UCSD develops metastasis sensors

Researchers at UC San Diego have developed sensors that detect and measure cancer’s ability to spread.

In a paper published online in iScience, senior author and UCSD School of Medicine professor Pradipta Ghosh described identifying a protein and its unique modification, called tyrosine-phosphorylated CCDC88A (GIV/Girdin), only present in solid tumor cells. This modification could represent a point of convergence of multiple signaling pathways commonly hijacked by tumor cells during metastasis.

“Although there are many ways to detect metastasis once it has occurred, there has been nothing available to ‘see’ or ‘measure’ the potential of a tumor cell to metastasize in the future,” Gosh said. “So at the Center for Network Medicine, we tackled this challenge by engineering biosensors designed to monitor not one, not two, but multiple signaling programs that drive tumor metastasis. Upon sensing those signals, a fluorescent signal would be turned on only when tumor cells acquired high potential to metastasize, and therefore turn deadly.”

The sensors need further refinement, Gosh wrote, but have the potential to be a transformative advance for cancer cell biology.

$2 million in college scholarships available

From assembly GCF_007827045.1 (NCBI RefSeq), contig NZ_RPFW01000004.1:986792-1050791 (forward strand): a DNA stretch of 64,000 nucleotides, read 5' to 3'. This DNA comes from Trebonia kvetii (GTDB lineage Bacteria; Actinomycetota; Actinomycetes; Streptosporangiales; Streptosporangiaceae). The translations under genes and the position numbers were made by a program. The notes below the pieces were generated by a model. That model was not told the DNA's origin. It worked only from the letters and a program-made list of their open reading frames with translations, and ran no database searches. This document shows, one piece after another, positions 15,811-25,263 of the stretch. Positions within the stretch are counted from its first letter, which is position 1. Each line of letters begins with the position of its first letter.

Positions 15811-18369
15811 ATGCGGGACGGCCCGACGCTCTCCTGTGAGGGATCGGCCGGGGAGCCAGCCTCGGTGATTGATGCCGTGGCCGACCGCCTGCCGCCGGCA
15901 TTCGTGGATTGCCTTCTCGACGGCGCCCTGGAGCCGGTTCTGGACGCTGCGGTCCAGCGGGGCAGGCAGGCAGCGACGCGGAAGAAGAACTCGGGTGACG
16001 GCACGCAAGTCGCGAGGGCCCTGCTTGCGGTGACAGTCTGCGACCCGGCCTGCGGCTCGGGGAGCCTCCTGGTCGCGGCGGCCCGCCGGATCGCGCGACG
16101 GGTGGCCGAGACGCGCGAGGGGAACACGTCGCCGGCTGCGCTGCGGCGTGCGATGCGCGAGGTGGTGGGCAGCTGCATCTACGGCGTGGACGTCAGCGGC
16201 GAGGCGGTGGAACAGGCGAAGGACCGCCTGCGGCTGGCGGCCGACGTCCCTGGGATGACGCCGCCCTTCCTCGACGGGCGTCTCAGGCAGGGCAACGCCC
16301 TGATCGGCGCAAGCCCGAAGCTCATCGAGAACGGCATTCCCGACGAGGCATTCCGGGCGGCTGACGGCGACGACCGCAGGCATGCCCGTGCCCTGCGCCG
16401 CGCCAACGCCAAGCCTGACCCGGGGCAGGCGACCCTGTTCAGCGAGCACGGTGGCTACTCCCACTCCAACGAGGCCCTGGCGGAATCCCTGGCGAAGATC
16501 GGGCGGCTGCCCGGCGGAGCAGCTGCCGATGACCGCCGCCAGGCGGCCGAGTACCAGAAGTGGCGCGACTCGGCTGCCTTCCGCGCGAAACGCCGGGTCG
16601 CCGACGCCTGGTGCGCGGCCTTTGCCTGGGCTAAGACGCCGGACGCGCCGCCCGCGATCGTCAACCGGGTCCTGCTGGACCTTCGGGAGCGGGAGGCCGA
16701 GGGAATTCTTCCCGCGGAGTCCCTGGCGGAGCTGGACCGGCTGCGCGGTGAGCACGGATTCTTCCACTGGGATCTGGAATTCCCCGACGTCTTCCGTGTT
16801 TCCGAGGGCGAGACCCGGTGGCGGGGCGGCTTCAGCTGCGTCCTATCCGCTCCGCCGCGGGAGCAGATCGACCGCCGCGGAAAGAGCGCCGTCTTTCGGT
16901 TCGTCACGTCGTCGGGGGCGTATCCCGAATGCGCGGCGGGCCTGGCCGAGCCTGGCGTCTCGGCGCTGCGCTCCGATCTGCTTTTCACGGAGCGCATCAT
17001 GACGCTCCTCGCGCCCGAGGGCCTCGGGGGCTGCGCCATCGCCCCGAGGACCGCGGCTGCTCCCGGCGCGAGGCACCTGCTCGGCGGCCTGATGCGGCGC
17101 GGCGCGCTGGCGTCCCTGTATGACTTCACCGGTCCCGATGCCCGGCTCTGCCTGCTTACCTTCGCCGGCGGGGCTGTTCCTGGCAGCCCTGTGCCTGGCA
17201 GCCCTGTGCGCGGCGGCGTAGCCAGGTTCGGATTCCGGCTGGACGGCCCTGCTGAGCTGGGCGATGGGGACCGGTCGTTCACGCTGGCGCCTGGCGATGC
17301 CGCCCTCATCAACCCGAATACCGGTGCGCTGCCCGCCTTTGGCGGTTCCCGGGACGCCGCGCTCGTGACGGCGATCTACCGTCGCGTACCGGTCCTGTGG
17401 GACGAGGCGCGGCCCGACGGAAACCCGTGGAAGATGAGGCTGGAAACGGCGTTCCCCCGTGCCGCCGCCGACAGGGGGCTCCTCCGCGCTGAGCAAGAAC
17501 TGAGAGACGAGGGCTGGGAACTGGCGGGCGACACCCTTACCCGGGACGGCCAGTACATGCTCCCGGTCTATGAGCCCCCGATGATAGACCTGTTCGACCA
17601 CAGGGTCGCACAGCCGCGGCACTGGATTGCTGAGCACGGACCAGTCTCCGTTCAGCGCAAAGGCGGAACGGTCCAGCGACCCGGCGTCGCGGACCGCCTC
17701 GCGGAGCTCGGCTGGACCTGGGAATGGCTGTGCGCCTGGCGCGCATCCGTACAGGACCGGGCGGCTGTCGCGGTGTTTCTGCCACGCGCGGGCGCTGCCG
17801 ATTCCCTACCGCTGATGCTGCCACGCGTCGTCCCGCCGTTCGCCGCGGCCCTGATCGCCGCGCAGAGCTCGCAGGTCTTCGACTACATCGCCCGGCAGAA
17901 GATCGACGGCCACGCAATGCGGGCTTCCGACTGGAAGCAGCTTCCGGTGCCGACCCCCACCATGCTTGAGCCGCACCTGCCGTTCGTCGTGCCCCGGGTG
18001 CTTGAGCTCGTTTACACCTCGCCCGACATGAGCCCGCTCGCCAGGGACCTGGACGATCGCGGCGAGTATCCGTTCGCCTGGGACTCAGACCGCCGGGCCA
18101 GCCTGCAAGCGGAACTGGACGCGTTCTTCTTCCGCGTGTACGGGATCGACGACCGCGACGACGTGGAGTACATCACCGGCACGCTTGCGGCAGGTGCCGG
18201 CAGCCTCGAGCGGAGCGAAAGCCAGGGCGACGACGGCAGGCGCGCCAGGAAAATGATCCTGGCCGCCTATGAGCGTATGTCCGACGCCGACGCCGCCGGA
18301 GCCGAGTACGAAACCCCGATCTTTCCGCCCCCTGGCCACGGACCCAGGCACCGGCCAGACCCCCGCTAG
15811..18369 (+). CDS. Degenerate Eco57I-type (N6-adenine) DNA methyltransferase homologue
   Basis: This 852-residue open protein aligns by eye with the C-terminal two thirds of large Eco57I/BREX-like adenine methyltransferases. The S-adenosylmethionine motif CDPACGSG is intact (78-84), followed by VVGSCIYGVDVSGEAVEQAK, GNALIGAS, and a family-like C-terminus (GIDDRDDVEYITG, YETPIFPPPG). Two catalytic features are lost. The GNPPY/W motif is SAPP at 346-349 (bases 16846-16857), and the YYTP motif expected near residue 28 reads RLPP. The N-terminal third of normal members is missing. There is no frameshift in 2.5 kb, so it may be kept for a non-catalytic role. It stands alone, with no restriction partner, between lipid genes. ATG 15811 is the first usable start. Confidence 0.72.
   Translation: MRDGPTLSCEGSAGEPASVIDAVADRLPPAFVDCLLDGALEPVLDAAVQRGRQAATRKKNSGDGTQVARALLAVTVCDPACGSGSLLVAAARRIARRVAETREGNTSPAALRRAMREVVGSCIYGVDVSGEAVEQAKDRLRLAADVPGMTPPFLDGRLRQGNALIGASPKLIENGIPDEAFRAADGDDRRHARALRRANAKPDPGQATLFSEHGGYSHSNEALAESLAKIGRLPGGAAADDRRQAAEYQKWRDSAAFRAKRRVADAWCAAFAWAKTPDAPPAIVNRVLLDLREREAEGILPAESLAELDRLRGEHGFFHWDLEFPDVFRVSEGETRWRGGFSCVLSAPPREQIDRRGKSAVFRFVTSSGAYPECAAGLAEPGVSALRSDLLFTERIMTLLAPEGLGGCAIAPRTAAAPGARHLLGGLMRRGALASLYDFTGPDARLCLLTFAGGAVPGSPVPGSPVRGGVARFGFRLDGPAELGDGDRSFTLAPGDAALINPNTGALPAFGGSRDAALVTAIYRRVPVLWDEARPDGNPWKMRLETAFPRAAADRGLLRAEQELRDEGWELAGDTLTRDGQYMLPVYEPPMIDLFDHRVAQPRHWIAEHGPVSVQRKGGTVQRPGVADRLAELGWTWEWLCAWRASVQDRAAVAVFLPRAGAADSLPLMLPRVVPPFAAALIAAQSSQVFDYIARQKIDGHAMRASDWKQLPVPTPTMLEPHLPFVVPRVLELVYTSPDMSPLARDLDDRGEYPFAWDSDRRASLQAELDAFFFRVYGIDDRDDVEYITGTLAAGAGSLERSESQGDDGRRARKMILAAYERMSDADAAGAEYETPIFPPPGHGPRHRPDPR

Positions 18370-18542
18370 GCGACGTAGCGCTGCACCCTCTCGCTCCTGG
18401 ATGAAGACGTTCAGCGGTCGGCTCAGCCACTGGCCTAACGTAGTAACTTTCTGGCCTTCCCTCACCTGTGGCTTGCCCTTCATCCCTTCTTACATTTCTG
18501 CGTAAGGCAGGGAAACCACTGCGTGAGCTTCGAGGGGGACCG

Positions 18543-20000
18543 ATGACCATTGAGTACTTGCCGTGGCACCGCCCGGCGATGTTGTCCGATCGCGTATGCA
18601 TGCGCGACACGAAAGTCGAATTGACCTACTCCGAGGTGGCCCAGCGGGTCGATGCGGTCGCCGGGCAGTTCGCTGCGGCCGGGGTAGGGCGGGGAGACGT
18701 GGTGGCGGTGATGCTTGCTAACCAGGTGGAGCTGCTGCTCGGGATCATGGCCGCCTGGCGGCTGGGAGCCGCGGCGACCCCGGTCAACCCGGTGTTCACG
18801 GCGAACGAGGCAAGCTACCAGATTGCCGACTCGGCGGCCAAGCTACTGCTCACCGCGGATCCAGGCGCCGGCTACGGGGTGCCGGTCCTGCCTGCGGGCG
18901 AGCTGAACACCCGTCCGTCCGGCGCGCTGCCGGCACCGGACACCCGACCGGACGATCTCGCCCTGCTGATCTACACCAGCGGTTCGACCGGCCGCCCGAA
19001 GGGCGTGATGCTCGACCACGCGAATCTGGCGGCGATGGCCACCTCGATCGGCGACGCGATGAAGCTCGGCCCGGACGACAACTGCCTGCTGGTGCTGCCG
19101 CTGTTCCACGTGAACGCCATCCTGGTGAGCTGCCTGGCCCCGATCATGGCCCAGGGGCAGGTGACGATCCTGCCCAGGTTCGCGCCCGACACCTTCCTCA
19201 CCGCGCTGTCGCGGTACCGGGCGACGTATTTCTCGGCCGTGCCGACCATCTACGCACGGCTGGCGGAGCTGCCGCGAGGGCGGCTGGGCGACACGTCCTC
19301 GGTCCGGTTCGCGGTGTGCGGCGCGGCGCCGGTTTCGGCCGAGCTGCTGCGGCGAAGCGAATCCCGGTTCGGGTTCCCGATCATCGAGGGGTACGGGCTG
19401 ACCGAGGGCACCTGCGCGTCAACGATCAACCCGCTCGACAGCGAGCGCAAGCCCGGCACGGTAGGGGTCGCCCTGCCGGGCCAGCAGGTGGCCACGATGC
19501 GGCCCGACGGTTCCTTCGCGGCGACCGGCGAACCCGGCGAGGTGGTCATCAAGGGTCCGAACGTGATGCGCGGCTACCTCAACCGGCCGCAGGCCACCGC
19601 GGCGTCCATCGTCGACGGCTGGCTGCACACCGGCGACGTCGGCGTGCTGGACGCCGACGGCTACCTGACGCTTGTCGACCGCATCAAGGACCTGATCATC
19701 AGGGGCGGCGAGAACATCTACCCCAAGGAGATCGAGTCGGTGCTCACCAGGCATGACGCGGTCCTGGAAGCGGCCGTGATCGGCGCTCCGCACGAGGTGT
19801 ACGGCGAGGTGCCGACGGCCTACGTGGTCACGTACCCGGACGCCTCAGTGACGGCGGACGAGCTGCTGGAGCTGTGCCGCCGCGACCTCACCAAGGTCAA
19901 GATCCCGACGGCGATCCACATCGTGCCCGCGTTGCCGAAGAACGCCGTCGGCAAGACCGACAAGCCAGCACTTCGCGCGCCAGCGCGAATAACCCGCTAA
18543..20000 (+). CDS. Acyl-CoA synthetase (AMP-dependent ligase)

Hundreds of scholarships, worth more than $2 million, are available for San Diego students pursuing higher education during the 2019-2020 school year from the San Diego Foundation. Applications are available online through Feb. 5.

“Investing in our students is one of the most important ways to build a strong local talent pipeline for our region,” said Danielle Valenciano, director of community scholarships for the San Diego Foundation. “Today’s students will be the leaders of tomorrow. By supporting them with scholarships, we are creating a more inclusive economy and workforce, and building a lifelong connection between San Diego students and the region.”

The awards — generally ranging from $1,000 to $5,000 — are granted to attendees of four-year universities, two-year colleges, graduate or trade/vocational schools. To apply, visit